I spend a lot of time outside and, if I’m inside working, my desk faces the road. As such, I know a lot about what goes on in my neighbor’s lives. (Disclaimer: I don’t spy on people, but when you’re driving back and forth in front of my house and piling your purchases in the driveway, it’s hard to miss.) The thing that always amazes me is how much money they seem to spend on the weekend. They come and go all day long, driving here and there and emptying purchases out of the back of their cars. (This goes on all year so it’s not limited to Christmas shopping, either.) In addition to the buying, I wonder how much gas money they burn with all that running around. Then after a day of coming and going, they head out again most Friday and Saturday evenings at supper time, so I assume they are going out to eat and, probably, to a movie or a club.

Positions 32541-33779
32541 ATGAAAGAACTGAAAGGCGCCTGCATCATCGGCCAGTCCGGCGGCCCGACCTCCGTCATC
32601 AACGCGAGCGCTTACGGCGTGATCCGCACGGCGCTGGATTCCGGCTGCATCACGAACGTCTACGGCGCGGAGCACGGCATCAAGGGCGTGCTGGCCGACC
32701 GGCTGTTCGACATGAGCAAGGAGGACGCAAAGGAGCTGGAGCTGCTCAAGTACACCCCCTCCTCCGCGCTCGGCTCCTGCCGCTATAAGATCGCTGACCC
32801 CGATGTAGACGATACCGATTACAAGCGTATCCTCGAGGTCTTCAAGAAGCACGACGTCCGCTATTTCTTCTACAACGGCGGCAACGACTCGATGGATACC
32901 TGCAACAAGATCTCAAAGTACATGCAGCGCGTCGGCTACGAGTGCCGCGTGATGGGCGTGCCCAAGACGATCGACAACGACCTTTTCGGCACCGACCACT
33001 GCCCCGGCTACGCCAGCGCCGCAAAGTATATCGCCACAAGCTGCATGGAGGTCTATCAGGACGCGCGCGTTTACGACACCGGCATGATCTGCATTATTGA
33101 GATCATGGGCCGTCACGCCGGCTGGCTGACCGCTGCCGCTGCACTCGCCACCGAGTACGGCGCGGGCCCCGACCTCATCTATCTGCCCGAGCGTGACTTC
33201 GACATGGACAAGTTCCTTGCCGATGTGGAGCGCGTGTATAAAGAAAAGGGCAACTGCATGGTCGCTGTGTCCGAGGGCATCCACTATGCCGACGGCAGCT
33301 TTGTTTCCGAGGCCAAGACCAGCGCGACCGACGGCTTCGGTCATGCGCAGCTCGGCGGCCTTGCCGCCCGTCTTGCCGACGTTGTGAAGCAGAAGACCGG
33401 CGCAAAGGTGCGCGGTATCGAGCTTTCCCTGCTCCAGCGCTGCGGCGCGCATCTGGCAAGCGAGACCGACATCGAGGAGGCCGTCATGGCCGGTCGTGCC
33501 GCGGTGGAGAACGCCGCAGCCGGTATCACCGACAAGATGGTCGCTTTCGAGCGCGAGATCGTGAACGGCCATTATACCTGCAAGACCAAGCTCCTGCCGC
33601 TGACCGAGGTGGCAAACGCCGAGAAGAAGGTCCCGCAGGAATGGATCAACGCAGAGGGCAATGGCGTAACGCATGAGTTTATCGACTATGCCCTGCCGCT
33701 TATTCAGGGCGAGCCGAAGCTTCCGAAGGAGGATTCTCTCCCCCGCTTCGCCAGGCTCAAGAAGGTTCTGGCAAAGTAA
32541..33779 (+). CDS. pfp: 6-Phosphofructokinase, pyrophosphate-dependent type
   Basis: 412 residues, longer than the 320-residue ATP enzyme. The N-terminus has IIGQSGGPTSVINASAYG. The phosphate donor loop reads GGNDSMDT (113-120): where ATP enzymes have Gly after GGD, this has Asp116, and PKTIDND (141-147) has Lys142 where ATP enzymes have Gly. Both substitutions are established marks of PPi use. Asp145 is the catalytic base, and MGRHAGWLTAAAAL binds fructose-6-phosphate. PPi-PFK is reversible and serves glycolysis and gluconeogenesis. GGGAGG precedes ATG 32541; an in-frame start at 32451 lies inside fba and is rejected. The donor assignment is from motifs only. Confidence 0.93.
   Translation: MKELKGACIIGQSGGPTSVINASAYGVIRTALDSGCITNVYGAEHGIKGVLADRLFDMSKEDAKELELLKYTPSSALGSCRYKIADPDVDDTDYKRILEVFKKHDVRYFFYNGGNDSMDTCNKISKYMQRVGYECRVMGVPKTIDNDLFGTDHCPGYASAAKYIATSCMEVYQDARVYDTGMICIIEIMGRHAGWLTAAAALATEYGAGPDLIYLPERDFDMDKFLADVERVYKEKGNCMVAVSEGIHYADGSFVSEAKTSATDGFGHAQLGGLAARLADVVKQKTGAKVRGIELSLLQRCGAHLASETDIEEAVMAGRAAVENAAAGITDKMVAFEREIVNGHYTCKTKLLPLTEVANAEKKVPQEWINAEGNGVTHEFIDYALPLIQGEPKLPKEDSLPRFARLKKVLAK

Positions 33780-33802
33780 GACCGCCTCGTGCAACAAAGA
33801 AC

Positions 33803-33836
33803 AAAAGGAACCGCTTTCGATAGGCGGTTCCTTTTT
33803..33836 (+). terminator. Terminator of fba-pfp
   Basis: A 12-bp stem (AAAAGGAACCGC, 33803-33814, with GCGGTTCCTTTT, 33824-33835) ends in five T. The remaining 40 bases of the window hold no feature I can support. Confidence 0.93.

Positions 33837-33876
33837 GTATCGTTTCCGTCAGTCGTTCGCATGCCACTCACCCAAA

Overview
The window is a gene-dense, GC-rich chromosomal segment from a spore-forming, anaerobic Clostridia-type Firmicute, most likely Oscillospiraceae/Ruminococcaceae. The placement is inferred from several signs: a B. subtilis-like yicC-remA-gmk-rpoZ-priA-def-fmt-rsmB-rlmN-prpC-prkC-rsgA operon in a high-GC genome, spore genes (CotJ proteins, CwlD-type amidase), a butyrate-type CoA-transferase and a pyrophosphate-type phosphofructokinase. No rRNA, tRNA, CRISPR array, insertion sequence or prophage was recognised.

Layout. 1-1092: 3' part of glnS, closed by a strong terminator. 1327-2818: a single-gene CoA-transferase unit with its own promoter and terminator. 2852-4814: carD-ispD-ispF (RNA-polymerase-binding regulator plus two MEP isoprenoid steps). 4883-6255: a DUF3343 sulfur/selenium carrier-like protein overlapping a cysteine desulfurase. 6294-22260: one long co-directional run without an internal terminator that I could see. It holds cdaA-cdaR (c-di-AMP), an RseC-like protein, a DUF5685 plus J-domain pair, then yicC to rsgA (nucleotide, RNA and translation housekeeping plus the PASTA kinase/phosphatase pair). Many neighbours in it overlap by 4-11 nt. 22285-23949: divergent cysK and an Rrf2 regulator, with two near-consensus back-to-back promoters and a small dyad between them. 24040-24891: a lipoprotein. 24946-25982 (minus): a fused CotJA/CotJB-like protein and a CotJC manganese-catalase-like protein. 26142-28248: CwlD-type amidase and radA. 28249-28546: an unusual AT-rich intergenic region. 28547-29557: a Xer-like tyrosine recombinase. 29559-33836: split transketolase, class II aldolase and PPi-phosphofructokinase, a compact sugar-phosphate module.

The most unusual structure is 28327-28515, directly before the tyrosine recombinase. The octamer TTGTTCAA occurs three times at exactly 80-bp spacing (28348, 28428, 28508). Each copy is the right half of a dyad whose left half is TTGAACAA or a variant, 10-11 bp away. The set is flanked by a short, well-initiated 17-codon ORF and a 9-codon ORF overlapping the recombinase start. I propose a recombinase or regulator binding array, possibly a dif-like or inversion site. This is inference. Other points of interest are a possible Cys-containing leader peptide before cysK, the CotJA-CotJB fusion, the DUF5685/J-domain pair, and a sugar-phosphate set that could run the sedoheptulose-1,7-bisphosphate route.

I’m not against fun. I’m not so frugal that I don’t enjoy a dinner out now and then or a good movie once in awhile. I do save those things for special occasions, however, and don’t make them an every week kind of thing. I’m also not averse to shopping, when there’s a need. I’m also not unaware that the weekends are when many people need to run a few errands and take care of some chores. But it seems as though many of my neighbors and, judging by the crowds in the stores and restaurants on any given weekend, make whole weekends out of running around, shopping, and eating out. It seems to be well beyond what it required for errands and chores. It’s as though, despite the fact that they have homes laden with every gadget and entertainment option available, they cannot stand to stay at home, just enjoying life. (Which is what I thought weekends were for.) They have to be out there, amongst other people, getting the latest and greatest of everything. They seem to feel like they’re missing out on something if they’re not at the hip restaurants, the latest movies, or the newest shopping mall.